Support networks, community, family and friendships become more important than ever during times of uncertainty. For the Women for Florida State University, that's never been more apparent.
In early May, W4FSU asked its members to share their stories about how they've been affected by the COVID-19 pandemic, and their experiences managing this ever-changing world through leadership roles, community engagement and outreach, and supporting their families, friends and colleagues.
As it has been for many of our members, the pandemic has FSU alumna Autumn Blackledge ('98 and '01) working from home. Her family law firm, Autumn Beck Blackledge PLLC, has witnessed the growing needs among families as they work to recover financially and emotionally from the pandemic.
"It seems like a lifetime ago that we took our law practice completely virtual and started working remotely, with four students home. I went through every emotion, from fear to inspiration and everything in between," Blackledge expressed. "People's families are strained, fragile and unsteady, but I have used the time to hone my leadership skills, recognize need in new places and push my team to do a better, more efficient job for our clients."
Similarly, Lisa Schelbe, an associate professor at the FSU College of Social Work, has been working from home, teaching three classes during the most recent spring semester—including a small doctoral seminar. She describes her transition to working remotely as being fairly seamless thanks in part to her teaching assistant Footie, her 145-pound mastiff.
"I feel very fortunate to have my health and to be able to continue working from home," Schelbe said. "FSU and the College of Social Work have been amazingly supportive, and the students have been exceptional. I'm inspired by the compassion and dedication I have witnessed in my FSU family."
Angélique Stevens, an international student and scholar advisor for the FSU Center for Global Engagement, shared in those sentiments.
"I'm going through my first pregnancy, and I did not know what to expect," Stevens said. "It has been harder to be in isolation during this time, but my colleagues have been very supportive, and I'm thankful for the FSU community."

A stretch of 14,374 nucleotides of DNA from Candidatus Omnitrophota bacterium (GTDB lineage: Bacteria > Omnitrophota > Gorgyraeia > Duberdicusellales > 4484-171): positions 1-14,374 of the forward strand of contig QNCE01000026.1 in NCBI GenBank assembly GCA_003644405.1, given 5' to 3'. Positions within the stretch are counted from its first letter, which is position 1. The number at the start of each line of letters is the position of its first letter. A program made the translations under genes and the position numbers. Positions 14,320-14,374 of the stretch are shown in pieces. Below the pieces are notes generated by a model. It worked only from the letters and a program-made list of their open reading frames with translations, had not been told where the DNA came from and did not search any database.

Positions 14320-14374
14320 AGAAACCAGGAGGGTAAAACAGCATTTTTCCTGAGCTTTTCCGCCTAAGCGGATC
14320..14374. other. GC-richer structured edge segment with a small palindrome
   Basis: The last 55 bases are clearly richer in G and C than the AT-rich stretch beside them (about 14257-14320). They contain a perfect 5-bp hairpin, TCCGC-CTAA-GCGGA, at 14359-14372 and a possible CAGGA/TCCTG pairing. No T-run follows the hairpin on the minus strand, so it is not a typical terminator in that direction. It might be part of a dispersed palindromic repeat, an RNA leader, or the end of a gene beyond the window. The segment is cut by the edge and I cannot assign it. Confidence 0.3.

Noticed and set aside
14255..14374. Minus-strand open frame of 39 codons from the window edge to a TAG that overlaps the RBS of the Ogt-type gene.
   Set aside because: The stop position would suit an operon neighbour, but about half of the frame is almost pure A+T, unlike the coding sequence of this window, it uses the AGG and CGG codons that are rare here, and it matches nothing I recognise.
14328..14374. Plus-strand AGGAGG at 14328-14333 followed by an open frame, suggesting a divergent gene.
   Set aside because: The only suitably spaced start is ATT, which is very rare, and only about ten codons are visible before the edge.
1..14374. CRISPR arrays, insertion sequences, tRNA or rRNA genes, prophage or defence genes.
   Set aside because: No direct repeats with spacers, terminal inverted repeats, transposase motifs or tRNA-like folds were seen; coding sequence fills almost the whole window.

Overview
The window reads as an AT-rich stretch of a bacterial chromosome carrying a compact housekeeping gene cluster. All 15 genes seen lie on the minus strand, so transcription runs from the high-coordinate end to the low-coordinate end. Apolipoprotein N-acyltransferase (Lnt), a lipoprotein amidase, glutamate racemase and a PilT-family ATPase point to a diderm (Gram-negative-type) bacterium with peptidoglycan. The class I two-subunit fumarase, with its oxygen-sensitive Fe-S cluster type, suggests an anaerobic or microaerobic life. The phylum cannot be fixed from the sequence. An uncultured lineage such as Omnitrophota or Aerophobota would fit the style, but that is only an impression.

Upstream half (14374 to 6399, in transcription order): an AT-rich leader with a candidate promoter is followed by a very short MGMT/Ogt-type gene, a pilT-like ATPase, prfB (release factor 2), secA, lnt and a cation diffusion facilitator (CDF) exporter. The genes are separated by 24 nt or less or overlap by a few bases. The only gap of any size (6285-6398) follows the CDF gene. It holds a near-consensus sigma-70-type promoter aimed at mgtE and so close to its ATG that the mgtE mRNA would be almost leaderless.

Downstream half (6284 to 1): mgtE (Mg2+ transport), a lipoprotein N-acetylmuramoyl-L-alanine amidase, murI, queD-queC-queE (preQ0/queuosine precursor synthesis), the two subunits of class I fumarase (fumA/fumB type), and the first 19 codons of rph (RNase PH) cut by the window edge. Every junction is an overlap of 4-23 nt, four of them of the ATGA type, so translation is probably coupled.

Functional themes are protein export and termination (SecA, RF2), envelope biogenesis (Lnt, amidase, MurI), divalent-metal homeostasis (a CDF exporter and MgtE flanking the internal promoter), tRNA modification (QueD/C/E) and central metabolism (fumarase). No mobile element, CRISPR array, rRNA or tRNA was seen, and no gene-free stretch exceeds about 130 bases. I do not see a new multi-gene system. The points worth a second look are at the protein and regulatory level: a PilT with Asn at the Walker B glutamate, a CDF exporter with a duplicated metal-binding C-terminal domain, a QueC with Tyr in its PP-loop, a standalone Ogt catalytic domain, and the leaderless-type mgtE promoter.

Students also experienced the challenge of having their lives on campus uprooted just as spring break arrived. Current FSU student and 2019 Women’s Leadership Institute participant Bridget Duignan left Tallahassee to spend time with family during spring break. With family working in the food service industry and her on-campus job in question, the uncertainty weighed heavily on Duignan.
"Immediately upon my return to Tallahassee, I applied to work at Publix Super Markets," Duignan said. While difficult at times, her decision had been worthwhile. "My friends and family have been supportive of my decision to work during this pandemic, some reaching out with homemade masks and words of encouragement. These acts of kindness continually push me through days that seem rougher than others."
FSU student Annika Heetderks , also a member of the 2019 Women’s Leadership Institute cohort, found an opportunity to give back to her community by making and donating masks to those in need.
"In my hometown of Miami, nearby hospitals and clinics were quickly overwhelmed, running out of necessary supplies," Heetderks shared. "My mom had friends in need of masks, so she came up with a design and how-to video using supplies you have at home."
Heetderks and her family created a network of stitchers and other volunteers who joined the project, and even received approximately $3,000 in generous donations for sewing machines and supplies as her family continues to produce masks for their community.
Vice President for Student Affairs Dr. Amy Hecht provided insight on Florida State's efforts supporting students while navigating the COVID-19 pandemic. She also shared comments on students like Duignan and Heetderks, who have shown great resilience and leadership during such a trying time.